It looks like BMO has finally made a splash in the ETF market. Most of the bank’s family of exchange-traded funds, launched about a year ago, either duplicated existing products from iShares or focused on exotic asset classes. But they’ve changed that with the launch of the BMO Equal Weight REITs Index ETF (ZRE) last month. This new fund tracks an important asset class — real estate — and does so with a strategy that may be superior to its competition.

Until the launch of BMO’s fund last month, the iShares S&P/TSX Capped REIT Index Fund (XRE) was the only exchange-traded fund tracking the Canadian real estate sector. With almost a billion dollars in assets, it’s a category killer. But perhaps not for long.

Let’s compare the two funds to get a better understanding of how they differ. First we’ll take a closer look at the index that XRE tracks. The S&P/TSX Capped REIT Index is a subset of the S&P/TSX Composite. That means that if a REIT is not part of the S&P/TSX Composite, it can’t be included in XRE. That explains why there are only 11 REITs in the iShares ETF, even though there are more than 11 publicly traded real estate investment trusts in Canada.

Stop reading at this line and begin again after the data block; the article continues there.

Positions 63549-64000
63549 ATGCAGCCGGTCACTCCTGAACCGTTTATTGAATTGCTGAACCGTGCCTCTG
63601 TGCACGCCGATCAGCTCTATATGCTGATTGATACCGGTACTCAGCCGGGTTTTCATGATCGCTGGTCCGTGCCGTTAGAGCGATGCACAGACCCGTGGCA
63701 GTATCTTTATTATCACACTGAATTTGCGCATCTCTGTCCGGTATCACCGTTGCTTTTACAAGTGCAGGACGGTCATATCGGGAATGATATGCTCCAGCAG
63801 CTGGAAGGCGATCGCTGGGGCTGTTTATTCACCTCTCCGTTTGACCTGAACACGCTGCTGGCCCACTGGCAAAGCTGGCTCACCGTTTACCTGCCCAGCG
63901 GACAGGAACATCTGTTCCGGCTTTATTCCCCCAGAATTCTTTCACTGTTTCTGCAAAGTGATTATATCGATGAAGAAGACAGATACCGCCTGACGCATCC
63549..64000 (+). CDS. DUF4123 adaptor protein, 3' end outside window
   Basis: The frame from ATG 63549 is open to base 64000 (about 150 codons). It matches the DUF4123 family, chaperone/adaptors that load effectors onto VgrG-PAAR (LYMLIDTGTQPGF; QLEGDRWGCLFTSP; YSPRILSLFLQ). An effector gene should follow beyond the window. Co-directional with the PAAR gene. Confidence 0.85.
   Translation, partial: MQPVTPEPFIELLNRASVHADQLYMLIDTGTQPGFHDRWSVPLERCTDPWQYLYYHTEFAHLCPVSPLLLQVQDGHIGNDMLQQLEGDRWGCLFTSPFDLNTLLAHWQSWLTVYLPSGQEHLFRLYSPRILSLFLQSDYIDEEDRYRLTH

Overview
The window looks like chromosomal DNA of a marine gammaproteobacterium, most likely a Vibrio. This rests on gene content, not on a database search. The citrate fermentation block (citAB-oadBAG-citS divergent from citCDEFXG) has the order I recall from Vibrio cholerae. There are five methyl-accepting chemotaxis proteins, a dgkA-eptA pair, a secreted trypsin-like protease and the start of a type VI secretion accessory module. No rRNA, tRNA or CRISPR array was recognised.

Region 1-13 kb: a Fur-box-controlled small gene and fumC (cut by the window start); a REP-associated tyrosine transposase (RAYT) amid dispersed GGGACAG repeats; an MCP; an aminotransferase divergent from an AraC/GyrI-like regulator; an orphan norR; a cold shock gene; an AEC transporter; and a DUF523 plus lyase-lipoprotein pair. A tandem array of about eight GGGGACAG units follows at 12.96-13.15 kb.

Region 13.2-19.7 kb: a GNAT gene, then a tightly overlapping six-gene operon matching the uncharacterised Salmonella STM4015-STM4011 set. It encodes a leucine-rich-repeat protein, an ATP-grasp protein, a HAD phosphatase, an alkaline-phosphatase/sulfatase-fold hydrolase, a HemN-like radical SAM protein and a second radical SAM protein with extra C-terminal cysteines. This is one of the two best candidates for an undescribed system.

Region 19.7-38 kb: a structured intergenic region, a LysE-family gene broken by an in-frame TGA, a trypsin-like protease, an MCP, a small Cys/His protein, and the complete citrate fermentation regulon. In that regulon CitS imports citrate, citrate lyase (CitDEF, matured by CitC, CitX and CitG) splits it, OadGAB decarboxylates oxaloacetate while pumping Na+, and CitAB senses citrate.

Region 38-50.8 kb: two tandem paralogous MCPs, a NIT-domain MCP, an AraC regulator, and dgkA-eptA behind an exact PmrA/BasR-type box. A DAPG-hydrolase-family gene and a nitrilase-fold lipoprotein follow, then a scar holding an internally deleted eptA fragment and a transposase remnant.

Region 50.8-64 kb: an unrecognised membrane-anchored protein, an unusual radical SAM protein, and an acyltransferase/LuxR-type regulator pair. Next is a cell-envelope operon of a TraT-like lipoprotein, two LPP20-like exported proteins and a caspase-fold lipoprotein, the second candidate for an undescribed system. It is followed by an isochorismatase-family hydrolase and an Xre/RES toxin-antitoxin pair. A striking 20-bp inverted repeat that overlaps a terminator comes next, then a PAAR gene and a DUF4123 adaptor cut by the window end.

The S&P/TSX Capped REIT Index is capitalization-weighted, meaning that  companies occupy a share of the index proportional to their size (as measured by the current share price multiplied by the number of shares outstanding). As a result, RioCan, the largest REIT in the country, makes up a whopping 25% of XRE, which is the maximum allowable. (The word “Capped” in the index’s name refers to the rule that no single security can represent more than 25%.) Indeed, the index is extremely top-heavy: the largest three holdings comprise half the ETF’s holdings.

BMO’s new fund tracks the Dow Jones Canada Select Equal Weight REIT Index. The companies in this index do not need to be part of the S&P/TSX Composite Index. As result, BMO’s fund includes 17 securities, six more than XRE. More importantly, however, the Dow Jones index is not cap-weighted. It’s equal weighted, meaning that every REIT is given the same weight in the index (100% / 17 = 5.9%) regardless of market cap.

Many commentators on this blog and others have argued that the equal weighting strategy is inherently superior, because it doesn’t concentrate the fund’s holdings on a small number of securities. That assessment may be valid, but as with any investment decision, it needs to be considered carefully. Capitalization-weighted indexes are not perfect, but they have endured for decades because they are based on fundamentally sound principles. In tomorrow’s post I’ll look at the pros and cons of equal weighted indexes and consider whether they truly are a better way to invest.

Disclosure: I currently own ZRE in my own portfolio.